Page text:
For years, Makiko Dazai had nagging questions about her sister’s death from ovarian cancer in 2008.

Dazai, a 46-year-old housewife from Kiyose, western Tokyo, said her sister had been taking great care of herself, eating healthily and undergoing regular health checkups. She was diagnosed with ovarian cancer in 2004.

“My sister would choose to eat low-pesticide vegetables and brown rice,” Dazai recalled of her sister, who was a year older than herself. “She would only drink a little occasionally and didn’t smoke. If she had developed cancer because of her lifestyle, I thought everyone would.”

Back then, few people in Japan, except for a small group of experts in the field, were aware of hereditary breast and ovarian cancer (HBOC), which is caused by mutations of certain genes, including those known as BRCA1 and BRCA2.

According to the U.S. National Cancer Institute, the risk of breast cancer in people with mutations in either BRCA1 or BRCA2 is five times higher than normal. The risk of ovarian cancer for such people is believed to be even higher, about 10 to 30 times the average.

Dazai was one of those who had never heard of HBOC, but when a 5 mm tumor was discovered in her left breast in 2011, she immediately suspected a genetic link. She sought out a specialist at Cancer Institute Hospital in Ariake, Tokyo and took a BRCA test there. The test confirmed she carries a mutation in the BRCA1 gene. Her sister, on the other hand, never had a chance to take such a test so the cause of her ovarian cancer remains unknown.

“When I tested positive, I felt relieved,” said Dazai, who has had her left breast removed. “I felt I found an answer I had been searching for. My cancer had genetic, not environmental, roots.”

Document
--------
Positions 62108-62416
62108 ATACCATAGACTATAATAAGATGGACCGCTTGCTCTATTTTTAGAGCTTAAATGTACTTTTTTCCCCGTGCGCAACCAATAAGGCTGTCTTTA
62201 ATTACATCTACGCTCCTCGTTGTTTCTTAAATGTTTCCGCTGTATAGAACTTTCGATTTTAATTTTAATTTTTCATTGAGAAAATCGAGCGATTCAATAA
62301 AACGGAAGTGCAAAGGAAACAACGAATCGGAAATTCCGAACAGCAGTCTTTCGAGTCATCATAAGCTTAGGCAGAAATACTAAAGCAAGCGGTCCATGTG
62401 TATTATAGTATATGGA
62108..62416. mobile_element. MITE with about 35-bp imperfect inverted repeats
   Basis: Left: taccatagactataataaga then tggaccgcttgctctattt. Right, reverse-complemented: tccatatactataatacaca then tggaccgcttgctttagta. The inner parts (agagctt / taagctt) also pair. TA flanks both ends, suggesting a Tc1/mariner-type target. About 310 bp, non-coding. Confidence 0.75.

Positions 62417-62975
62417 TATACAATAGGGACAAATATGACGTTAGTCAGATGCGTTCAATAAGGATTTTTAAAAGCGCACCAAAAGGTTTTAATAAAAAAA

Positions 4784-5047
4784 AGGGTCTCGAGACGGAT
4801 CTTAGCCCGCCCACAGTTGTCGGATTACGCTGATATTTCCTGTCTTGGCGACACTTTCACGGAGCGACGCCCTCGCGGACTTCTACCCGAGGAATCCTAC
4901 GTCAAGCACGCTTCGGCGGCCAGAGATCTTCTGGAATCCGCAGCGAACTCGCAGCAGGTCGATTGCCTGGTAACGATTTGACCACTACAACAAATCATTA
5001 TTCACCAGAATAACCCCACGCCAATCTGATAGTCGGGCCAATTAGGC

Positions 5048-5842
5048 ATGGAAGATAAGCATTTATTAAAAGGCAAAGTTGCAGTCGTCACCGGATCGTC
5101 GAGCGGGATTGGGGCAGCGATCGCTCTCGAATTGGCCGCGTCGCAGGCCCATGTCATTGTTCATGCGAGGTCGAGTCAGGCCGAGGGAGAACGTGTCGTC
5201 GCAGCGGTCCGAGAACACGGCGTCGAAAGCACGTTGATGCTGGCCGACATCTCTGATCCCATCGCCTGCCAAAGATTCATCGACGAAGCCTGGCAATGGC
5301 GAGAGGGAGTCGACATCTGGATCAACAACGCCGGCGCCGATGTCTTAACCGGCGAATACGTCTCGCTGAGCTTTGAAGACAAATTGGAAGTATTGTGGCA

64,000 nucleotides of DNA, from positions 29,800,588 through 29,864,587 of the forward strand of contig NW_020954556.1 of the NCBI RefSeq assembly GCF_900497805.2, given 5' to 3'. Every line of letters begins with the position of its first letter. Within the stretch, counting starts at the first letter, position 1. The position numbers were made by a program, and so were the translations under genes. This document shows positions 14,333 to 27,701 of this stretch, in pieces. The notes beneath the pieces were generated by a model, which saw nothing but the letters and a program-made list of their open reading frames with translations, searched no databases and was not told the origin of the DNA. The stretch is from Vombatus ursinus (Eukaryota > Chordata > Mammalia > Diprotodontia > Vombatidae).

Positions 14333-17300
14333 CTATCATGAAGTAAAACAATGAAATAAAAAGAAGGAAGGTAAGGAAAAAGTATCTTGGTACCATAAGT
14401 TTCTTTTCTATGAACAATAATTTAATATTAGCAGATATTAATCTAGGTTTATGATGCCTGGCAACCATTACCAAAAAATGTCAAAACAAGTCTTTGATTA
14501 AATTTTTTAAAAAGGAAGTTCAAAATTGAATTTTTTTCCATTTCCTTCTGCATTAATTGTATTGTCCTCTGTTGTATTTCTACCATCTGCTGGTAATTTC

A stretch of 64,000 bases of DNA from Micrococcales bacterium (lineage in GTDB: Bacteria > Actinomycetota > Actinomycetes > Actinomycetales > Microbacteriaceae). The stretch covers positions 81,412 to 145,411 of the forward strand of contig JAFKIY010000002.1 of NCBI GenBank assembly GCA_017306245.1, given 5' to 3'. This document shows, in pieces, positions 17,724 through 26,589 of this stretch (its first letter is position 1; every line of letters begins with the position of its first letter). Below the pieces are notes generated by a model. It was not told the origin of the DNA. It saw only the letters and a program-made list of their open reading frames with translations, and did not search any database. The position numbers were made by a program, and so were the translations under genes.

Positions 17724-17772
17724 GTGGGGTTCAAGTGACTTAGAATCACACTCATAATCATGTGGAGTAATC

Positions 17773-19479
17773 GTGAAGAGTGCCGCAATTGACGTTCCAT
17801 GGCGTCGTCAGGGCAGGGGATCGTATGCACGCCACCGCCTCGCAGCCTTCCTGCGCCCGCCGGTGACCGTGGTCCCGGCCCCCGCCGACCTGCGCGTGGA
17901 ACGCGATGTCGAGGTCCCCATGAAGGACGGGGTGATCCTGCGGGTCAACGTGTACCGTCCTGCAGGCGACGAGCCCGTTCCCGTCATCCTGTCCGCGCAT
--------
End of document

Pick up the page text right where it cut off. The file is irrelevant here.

Dazai is one of the lucky ones. Many women remain unaware of their genetic risks, experts say, even though 5 to 10 percent of the 73,000 newly diagnosed breast cancers in Japan every year are believed to be the hereditary type.

In the last few years, awareness has rapidly grown, thanks in part to the “Angelina Jolie effect.”

The U.S. actress caused a sensation worldwide in 2013 when she announced that she underwent a double mastectomy to avoid the risk of breast cancer. Jolie, too, has a BRCA1 mutation. In March, she announced she had also had her ovaries and fallopian tubes removed to avoid the risk of ovarian cancer.

“Angelina Jolie had a profound impact on Japan’s approach to HBOC,” said Dr. Seigo Nakamura, head of Showa University Hospital Breast Center in Tokyo and the nation’s foremost authority on breast cancer research.

Jolie’s announcement in 2013 happened to come right after Nakamura presented the results of a two-year study in Japan on hereditary breast cancer at an international conference.

“It was really a watershed moment, in that it helped raise the awareness in the government and even among breast cancer specialists,” he said of Jolie’s move.

But there is still a long way to go. The genetic screening for HBOC is not covered by Japan’s public health insurance scheme, meaning people taking the test must pay the cost in full — between ¥200,000 and ¥300,000. Preventive breast removal, which costs between ¥700,000 and ¥1 million, is also not covered by public insurance.